On the moonless night of January 17, 1991, seven aircraft appeared in the skies over Baghdad. The aircraft were F-117As, better known as Stealth fighters, and they were part of the opening salvo of Operation Desert Storm. Iraq had a formidable radar-based air defense system, but its defenses could not detect the F-117s. Stealth aircraft decimated Iraqi targets during the Gulf War, and no Stealth aircraft were shot down.
Stealth technology—the ability to reduce an aircraft’s radar signature by several orders of magnitude—is one of the most important developments in military aviation in the last 50 years. Stealth gave the United States overwhelming air superiority; instead of needing dozens of aircraft to strike a single defended target, a single Stealth aircraft could destroy multiple targets. Stealth’s performance in the Gulf War also demonstrated U.S. technological preeminence. If the United States could make aircraft undetectable by radar, what else could it do? Stealth represented a gauntlet thrown down to potential economic and military competitors: they would have to match the United States’ seemingly boundless ability to generate new technologies or fall behind.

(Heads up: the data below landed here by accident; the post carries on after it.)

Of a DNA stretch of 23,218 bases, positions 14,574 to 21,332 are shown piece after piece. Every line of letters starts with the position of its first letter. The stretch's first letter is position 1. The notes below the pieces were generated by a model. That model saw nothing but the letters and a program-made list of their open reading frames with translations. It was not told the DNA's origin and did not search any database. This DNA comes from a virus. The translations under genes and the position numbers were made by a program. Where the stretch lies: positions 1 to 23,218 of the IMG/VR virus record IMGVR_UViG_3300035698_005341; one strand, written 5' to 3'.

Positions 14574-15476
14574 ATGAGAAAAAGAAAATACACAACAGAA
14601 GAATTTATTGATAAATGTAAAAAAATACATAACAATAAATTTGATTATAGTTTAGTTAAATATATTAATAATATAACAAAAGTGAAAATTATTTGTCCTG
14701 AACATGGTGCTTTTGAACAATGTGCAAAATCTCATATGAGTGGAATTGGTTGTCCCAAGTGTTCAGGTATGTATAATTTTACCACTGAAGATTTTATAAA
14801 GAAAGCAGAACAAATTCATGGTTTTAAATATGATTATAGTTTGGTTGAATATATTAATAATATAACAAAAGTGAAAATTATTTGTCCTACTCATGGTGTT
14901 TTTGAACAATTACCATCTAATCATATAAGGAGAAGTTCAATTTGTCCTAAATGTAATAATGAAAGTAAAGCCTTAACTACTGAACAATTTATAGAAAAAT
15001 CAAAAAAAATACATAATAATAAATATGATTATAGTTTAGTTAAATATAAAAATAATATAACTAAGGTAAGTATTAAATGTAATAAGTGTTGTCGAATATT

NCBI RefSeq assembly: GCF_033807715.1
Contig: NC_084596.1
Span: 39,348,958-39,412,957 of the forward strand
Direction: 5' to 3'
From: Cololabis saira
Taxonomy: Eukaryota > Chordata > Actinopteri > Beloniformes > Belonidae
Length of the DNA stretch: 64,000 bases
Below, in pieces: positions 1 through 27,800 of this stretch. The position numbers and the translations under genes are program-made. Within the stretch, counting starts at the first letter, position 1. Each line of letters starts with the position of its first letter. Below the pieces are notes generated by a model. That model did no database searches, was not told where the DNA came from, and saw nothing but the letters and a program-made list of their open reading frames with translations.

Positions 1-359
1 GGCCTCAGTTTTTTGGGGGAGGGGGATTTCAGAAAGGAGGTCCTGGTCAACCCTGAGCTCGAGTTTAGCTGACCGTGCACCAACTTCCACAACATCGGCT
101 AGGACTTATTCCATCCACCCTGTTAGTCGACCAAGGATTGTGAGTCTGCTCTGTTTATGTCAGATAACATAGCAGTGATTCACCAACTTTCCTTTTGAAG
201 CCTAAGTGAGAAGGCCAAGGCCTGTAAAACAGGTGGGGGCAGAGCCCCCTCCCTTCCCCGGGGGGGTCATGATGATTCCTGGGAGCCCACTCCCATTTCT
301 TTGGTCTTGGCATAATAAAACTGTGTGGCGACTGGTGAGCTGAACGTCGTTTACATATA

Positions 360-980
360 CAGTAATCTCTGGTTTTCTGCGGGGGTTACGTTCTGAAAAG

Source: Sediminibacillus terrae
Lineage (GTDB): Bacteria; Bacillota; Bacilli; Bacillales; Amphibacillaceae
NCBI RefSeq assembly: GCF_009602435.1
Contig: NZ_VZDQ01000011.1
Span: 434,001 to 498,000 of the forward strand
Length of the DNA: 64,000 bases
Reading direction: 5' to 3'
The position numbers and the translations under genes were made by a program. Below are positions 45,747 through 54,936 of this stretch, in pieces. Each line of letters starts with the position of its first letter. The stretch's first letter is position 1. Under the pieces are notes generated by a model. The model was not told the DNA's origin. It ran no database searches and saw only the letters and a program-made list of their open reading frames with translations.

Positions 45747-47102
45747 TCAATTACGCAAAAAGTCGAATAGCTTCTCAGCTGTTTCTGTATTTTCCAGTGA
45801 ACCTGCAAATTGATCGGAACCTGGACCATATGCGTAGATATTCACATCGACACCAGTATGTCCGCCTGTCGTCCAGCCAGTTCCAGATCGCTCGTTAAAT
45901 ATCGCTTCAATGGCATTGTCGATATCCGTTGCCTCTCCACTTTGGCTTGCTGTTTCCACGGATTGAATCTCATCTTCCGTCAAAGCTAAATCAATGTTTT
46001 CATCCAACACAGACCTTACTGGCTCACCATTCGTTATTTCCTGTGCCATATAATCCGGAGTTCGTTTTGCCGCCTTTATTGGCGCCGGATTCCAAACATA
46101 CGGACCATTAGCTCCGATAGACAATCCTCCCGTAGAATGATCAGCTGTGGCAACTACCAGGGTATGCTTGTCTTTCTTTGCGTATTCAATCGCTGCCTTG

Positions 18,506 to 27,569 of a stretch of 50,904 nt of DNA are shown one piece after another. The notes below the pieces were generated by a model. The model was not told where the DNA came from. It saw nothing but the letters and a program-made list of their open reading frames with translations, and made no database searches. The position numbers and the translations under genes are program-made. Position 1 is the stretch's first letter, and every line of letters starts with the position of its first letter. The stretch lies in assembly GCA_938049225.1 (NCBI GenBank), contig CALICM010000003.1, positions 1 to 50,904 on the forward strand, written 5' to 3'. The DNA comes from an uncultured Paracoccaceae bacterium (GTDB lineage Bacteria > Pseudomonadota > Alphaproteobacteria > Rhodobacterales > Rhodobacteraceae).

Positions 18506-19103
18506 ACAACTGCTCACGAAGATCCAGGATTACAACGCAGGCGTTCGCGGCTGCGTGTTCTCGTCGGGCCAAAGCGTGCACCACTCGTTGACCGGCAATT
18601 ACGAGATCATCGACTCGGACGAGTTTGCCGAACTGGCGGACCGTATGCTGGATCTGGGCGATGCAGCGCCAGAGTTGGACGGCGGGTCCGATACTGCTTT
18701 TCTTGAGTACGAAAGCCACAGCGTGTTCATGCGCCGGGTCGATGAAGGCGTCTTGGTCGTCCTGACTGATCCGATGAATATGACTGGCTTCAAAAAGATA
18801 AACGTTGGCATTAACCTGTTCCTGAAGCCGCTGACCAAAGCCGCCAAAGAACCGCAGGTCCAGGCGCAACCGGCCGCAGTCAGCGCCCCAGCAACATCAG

Thirty years later, the technological and strategic context has changed in many respects, and there is renewed interest in understanding the source of emerging technologies. Stealth was a prime example of the United States’ ability to field emerging technologies with decisive results, and its origins can help show how the country produced one emerging technology in the past and how it might produce others today. This paper will use the history of Stealth to identify several lessons for technological development that may help guide current policymakers to specific opportunities, taking into account what has changed—and what has not—in today’s strategic environment.